In this issue

Jonathan Tobin: Defending the Right to a Jewish State

Heather Hale: Compliment your kids without giving them big heads

Megan Shauri: 10 ways you are ruining your own happiness

Carolyn Bigda: 8 Best Dividend Stocks for 2015

Kiplinger's Personal Finance editors: 7 Things You Didn't Know About Paying Off Student Loans

Samantha Olson: The Crucial Mistake 55% Of Parents Are Making At Their Baby's Bedtime

Densie Well, Ph.D., R.D. Open your eyes to yellow vegetables

The Kosher Gourmet by Megan Gordon With its colorful cache of purples and oranges and reds, COLLARD GREEN SLAW is a marvelous mood booster --- not to mention just downright delish
April 18, 2014

Rabbi Yonason Goldson: Clarifying one of the greatest philosophical conundrums in theology

Caroline B. Glick: The disappearance of US will

Megan Wallgren: 10 things I've learned from my teenagers

Lizette Borreli: Green Tea Boosts Brain Power, May Help Treat Dementia

John Ericson: Trying hard to be 'positive' but never succeeding? Blame Your Brain

The Kosher Gourmet by Julie Rothman Almondy, flourless torta del re (Italian king's cake), has royal roots, is simple to make, . . . but devour it because it's simply delicious

April 14, 2014

Rabbi Dr Naftali Brawer: Passover frees us from the tyranny of time

Greg Crosby: Passing Over Religion

Eric Schulzke: First degree: How America really recovered from a murder epidemic

Georgia Lee: When love is not enough: Teaching your kids about the realities of adult relationships

Cameron Huddleston: Freebies for Your Lawn and Garden

Gordon Pape: How you can tell if your financial adviser is setting you up for potential ruin

Dana Dovey: Up to 500,000 people die each year from hepatitis C-related liver disease. New Treatment Has Over 90% Success Rate

Justin Caba: Eating Watermelon Can Help Control High Blood Pressure

The Kosher Gourmet by Joshua E. London and Lou Marmon Don't dare pass over these Pesach picks for Manischewitz!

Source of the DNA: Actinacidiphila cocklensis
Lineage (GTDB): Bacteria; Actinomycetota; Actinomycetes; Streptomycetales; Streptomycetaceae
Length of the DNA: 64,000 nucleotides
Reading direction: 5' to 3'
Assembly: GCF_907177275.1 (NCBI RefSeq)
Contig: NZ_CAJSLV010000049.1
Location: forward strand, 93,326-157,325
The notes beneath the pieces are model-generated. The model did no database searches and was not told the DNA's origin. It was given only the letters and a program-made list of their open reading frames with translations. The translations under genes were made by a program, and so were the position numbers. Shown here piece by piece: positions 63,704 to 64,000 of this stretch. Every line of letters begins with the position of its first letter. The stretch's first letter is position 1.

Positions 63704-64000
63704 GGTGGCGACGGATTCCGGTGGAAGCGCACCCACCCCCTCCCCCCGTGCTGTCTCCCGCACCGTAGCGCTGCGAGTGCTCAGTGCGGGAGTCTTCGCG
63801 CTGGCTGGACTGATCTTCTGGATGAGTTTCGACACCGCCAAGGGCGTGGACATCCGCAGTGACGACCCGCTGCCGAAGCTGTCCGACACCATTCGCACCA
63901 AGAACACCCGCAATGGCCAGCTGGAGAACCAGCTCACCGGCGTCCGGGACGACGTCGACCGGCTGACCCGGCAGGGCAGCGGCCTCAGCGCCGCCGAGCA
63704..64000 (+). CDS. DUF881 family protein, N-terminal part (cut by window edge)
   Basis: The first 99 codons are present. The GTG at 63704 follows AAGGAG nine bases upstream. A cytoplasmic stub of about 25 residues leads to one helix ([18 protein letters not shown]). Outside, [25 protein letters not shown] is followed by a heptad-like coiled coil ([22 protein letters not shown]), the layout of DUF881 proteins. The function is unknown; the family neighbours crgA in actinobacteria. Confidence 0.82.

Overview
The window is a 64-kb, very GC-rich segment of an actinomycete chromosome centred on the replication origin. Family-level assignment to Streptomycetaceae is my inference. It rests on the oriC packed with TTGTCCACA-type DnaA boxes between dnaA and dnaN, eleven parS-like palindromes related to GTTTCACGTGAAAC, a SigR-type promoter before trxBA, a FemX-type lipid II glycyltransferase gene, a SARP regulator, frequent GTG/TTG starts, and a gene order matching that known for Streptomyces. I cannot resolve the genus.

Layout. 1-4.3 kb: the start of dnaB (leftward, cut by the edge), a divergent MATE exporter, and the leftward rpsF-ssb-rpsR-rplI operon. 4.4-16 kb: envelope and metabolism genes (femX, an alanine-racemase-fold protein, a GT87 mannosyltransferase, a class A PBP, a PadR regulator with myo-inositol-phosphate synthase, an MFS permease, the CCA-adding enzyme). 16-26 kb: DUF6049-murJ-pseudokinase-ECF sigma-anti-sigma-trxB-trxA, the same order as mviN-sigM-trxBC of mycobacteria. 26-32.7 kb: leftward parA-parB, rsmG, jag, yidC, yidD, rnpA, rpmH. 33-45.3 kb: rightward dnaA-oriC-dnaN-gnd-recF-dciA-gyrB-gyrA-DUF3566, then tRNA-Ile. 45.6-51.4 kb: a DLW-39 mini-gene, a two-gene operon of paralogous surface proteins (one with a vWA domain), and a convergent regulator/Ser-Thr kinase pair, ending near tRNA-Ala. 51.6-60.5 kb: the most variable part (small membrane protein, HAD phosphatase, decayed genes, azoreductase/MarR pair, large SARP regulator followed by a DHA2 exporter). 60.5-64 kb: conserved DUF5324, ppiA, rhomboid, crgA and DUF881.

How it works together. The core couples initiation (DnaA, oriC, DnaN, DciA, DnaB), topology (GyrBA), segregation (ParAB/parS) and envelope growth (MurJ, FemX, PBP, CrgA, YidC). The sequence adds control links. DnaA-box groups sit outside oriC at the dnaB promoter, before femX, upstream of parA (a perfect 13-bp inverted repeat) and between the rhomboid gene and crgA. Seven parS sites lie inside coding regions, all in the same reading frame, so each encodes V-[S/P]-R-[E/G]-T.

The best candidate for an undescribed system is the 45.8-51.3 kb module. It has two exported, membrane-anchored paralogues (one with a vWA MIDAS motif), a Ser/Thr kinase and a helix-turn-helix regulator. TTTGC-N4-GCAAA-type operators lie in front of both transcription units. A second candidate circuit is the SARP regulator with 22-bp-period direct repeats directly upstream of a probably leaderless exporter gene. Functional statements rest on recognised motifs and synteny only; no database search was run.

April 11, 2014

Rabbi Hillel Goldberg: Silence is much more than golden

Caroline B. Glick: Forgetting freedom at Passover

Susan Swann: How to value a child for who he is, not just what he does

Cameron Huddleston: 7 Financial Tasks You Should Tackle Right Now

Sandra Block and Lisa Gerstner: How to Profit From Your Passion

Susan Scutti: A Simple Blood Test Might Soon Diagnose Cancer

Chris Weller: Have A Slow Metabolism? Let Science Speed It Up For You

The Kosher Gourmet by Diane Rossen Worthington Whitefish Terrine: A French take on gefilte fish

April 9, 2014

Jonathan Tobin: Why Did Kerry Lie About Israeli Blame?

Samuel G. Freedman: A resolution 70 years later for a father's unsettling legacy of ashes from Dachau

Jessica Ivins: A resolution 70 years later for a father's unsettling legacy of ashes from Dachau

Kim Giles: Asking for help is not weakness

Kathy Kristof and Barbara Hoch Marcus: 7 Great Growth Israeli Stocks

Matthew Mientka: How Beans, Peas, And Chickpeas Cleanse Bad Cholesterol and Lowers Risk of Heart Disease

Sabrina Bachai: 5 At-Home Treatments For Headaches

The Kosher Gourmet by Daniel Neman Have yourself a matzo ball: The secrets bubby never told you and recipes she could have never imagined

April 8, 2014

Lori Nawyn: At Your Wit's End and Back: Finding Peace

Susan B. Garland and Rachel L. Sheedy: Strategies Married Couples Can Use to Boost Benefits

David Muhlbaum: Smart Tax Deductions Non-Itemizers Can Claim

Jill Weisenberger, M.S., R.D.N., C.D.E : Before You Lose Your Mental Edge

Dana Dovey: Coffee Drinkers Rejoice! Your Cup Of Joe Can Prevent Death From Liver Disease

Chris Weller: Electric 'Thinking Cap' Puts Your Brain Power Into High Gear

The Kosher Gourmet by Marlene Parrish A gift of hazelnuts keeps giving --- for a variety of nutty recipes: Entree, side, soup, dessert

April 4, 2014

Rabbi David Gutterman: The Word for Nothing Means Everything

Charles Krauthammer: Kerry's folly, Chapter 3

Amy Peterson: A life of love: How to build lasting relationships with your children

John Ericson: Older Women: Save Your Heart, Prevent Stroke Don't Drink Diet

John Ericson: Why 50 million Americans will still have spring allergies after taking meds

Cameron Huddleston: Best and Worst Buys of April 2014

Stacy Rapacon: Great Mutual Funds for Young Investors

Sarah Boesveld: Teacher keeps promise to mail thousands of former students letters written by their past selves

The Kosher Gourmet by Sharon Thompson Anyone can make a salad, you say. But can they make a great salad? (SECRETS, TESTED TECHNIQUES + 4 RECIPES, INCLUDING DRESSINGS)

April 2, 2014

Paul Greenberg: Death and joy in the spring

Dan Barry: Should South Carolina Jews be forced to maintain this chimney built by Germans serving the Nazis?

Mayra Bitsko: Save me! An alien took over my child's personality

Frank Clayton: Get happy: 20 scientifically proven happiness activities

Susan Scutti: It's Genetic! Obesity and the 'Carb Breakdown' Gene

Lecia Bushak: Why Hand Sanitizer May Actually Harm Your Health

Stacy Rapacon: Great Funds You Can Own for $500 or Less

Cameron Huddleston: 7 Ways to Save on Home Decor